“Dang that man!” Now the ranger was on the barn roof hammering down shingles. Last week, after he’d spent the day repairing the fence, he’d run a fever and had to spend two days in bed.
Now here he was at it again, overdoing it.
She pulled a woolen shawl from a peg by the back door and stepped outside. The wind was cold and angry clouds crowded in from the north like a bunch of wooly sheep.
Upon reaching the barn, she yelled up to him. “If you fall and break your neck, don’t come runnin’ to me!”
He peered over the edge of the roof. His nose was red from the cold and his hair tossed about like sails in the wind, but he sure was a sight for sore eyes. “I guess I’d just have to wait ‘till your friend Scooter comes.”
She balled her hands at her side. “I’d think you’d have a little consideration for my reputation.”
His eyebrows quirked upward. “I’m not sure I understand what you mean.”
“How do you think it looks for a woman to entertain a man that’s not her husband?”
She’d not yet told anyone of Richard’s death. She didn’t want friends and neighbors coming to her door to express condolences until after the ranger was long gone.
He shrugged. “Isn’t it a little late to worry about that? Some of your neighbors already know I’m here.”
“I told them my husband sent you here to recover from your bullet wound.”
“Your husband sent me? That might be hard to explain when the truth comes out that he’s dead.”
“That’s my problem.” She tossed her head. “I mean, it Captain.” She grabbed hold of the ladder and gave it a good shaking. “If you don’t come down, I’ll see that you’re stuck up there for good!”
“Why, Mrs. Carnes, is that a threat?”
She glared up at him. “You’ve already had one relapse and I’m not about to take care of you for another. So what’s it gonna be?”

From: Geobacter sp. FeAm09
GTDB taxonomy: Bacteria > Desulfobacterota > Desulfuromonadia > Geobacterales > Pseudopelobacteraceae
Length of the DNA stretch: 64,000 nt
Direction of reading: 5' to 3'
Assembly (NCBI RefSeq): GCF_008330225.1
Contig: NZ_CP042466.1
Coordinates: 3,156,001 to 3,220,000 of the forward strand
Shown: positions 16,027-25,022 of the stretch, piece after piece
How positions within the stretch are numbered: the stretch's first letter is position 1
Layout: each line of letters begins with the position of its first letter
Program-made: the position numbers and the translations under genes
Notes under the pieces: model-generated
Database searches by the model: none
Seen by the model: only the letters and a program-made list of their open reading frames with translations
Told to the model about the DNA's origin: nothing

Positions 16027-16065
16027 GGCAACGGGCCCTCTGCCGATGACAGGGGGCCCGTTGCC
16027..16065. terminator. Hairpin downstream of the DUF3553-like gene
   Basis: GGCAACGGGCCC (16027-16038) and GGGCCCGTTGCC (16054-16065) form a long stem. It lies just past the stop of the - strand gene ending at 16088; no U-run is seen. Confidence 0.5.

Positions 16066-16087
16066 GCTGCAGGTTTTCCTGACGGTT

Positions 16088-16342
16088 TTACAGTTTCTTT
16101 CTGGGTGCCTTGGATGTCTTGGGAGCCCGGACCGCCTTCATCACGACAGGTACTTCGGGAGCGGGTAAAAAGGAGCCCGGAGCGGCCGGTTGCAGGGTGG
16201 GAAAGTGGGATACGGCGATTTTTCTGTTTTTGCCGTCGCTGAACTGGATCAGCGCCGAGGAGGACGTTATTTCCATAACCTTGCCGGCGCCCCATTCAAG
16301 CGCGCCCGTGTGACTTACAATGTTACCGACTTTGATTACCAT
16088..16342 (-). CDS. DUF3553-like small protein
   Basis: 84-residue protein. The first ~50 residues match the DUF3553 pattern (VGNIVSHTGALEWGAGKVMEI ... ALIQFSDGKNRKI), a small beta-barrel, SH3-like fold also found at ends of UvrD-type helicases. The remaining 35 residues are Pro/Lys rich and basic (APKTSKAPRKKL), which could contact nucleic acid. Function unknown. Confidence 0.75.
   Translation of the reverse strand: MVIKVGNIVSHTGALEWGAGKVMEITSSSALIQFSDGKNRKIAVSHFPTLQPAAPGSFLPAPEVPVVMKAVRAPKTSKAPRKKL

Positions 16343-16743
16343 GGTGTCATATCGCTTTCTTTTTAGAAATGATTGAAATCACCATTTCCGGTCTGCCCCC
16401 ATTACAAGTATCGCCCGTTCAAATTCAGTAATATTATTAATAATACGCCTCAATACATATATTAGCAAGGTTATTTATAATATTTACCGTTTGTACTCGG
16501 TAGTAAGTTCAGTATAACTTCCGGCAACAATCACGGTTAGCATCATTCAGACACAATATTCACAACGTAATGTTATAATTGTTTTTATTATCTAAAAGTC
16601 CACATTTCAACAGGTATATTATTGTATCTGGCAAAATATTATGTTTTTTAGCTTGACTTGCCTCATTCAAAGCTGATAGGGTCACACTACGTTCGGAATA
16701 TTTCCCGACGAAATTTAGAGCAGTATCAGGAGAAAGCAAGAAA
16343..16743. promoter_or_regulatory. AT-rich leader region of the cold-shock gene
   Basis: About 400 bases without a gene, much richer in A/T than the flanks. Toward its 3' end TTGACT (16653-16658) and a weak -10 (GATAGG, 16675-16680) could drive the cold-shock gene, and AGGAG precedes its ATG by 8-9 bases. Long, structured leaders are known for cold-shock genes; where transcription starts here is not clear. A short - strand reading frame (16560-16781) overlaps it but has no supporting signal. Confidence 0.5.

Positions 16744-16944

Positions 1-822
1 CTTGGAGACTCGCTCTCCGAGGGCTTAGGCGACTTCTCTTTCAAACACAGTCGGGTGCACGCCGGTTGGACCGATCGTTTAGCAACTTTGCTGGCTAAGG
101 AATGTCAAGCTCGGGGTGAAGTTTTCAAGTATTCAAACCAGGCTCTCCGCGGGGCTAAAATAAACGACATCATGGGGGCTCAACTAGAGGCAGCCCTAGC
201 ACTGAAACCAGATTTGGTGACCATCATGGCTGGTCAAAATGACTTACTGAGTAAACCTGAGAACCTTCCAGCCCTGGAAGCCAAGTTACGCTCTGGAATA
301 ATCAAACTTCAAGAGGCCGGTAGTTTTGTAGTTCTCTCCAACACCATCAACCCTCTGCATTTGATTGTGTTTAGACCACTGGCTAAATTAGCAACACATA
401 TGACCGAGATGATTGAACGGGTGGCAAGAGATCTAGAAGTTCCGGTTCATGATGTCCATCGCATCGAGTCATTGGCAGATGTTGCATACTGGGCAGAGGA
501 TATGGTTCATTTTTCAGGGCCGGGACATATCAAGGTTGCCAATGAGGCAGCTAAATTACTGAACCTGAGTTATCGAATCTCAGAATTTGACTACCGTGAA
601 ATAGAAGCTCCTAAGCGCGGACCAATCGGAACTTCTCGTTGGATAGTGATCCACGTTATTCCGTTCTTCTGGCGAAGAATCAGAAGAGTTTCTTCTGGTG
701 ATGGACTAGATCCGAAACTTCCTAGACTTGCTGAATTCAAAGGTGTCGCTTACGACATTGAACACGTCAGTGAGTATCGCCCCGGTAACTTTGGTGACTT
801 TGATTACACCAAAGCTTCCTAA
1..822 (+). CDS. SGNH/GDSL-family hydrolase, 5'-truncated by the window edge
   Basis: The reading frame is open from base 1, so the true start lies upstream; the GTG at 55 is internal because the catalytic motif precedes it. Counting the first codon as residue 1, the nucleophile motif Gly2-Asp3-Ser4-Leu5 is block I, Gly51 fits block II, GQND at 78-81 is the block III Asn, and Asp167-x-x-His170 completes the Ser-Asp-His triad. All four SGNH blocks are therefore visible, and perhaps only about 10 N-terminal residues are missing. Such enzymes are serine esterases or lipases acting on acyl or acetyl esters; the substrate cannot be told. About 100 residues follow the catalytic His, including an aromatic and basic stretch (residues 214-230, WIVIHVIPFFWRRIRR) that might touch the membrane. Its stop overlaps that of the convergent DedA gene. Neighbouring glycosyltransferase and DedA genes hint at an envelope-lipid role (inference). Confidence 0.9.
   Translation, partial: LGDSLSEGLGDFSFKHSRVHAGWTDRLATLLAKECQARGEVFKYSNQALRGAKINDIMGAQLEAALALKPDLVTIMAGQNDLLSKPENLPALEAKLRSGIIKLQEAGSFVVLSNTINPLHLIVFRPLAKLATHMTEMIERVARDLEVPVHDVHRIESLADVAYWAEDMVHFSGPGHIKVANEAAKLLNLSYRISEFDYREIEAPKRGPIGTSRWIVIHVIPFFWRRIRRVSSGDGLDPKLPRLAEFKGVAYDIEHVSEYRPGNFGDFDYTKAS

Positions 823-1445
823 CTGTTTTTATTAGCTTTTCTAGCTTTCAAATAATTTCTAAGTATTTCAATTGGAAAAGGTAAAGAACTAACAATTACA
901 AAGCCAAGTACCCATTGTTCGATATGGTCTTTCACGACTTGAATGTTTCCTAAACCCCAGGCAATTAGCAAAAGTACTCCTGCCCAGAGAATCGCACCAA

“Okay, okay, I’ll come down, but only on one condition.”
She straightened, hands at her waist. “What?” “You stop calling me captain. My name is Cole.”
“Not gonna happen,” she said. Calling him by his given name would only strengthen the bond between them, and she couldn’t let that happen. It was hard enough trying not to like the man more than was absolutely necessary.
“Why not?” he asked.
“I never name an animal I plan on eating, and I sure don’t aim on naming a man who’ll soon be gone.”
“All right, Mrs. Carnes. Have it your way. But could you at least tell me what your Christian name is? I promise not to use it unless you say it’s okay.”
She chewed on a bottom lip. “Sadie,” she said. “And I don’t want you calling me that, you hear?”
“Nice name,” he said. “It suits you.”
She didn’t know what he meant by that and she wasn’t about to ask. “So what’s it gonna be, Captain?” She grabbed hold of the ladder and rattled it. “You coming down or ain’t you?”
“Oh, I’ll come down, Mrs. Carnes. But only because I don’t want you complaining about me to your dead husband.”
Short stories and novellas are popular around the holidays. I don’t mind writing short, but I prefer reading full-length novels. Which do you prefer? Also, has a short story ever inspired you to check out the author’s novels?
What do you call Christmas in a Cowboy’s Arms?
(I’m giving away PDF or e-copies of my two Christmas releases, the inspirational novella Christmas Lights, an installment of my Hearts Crossing Ranch series, and A Cowboy Under the Mistletoe that includes my sweet short story, Every Knee Shall Bend and five other Western romances! Two winners. So please leave a comment and check back tomorrow.)
Since I am a firm believer that animals are righteous, lead us, and help us heal, it is no surprise that both domestic and wild beasts have a special role in my Christmas story, Every Knee Shall Bend. But the story goes deeper than that. It deals with the grief of losing a dear friend, but also the hope that comes with Christmas. And of course, true love, the greatest gift of all.
This beautiful Arabian from our local horse rescue modeled “Fallen Angel” in the story.
Somewhere in my childhood, I heard that animals kneel at midnight on Christmas Eve. Maybe somebody read me Thomas Hardy’s poem, The Oxen. All these years later, the idea came to life in my story. But how about other animal antics at this wonderful time of the year?
Well, we already know reindeer fly, thanks to Clement Moore’s 1823 poem A Visit from St. Nicholas. Two years before, in his 1821 Sketches of Upper Canada, author John Howison related how a Native American told him deer kneel to the Great Spirit on Christmas Eve.
A kneeling deer from Wikipedia Commons
In 1879, a Reverend Hugh Taylor of England’s Northern Counties claimed bees assembled and hummed a Christmas Carol. And a parish in Whitebeck said oxen kneeled to a chorus of bees.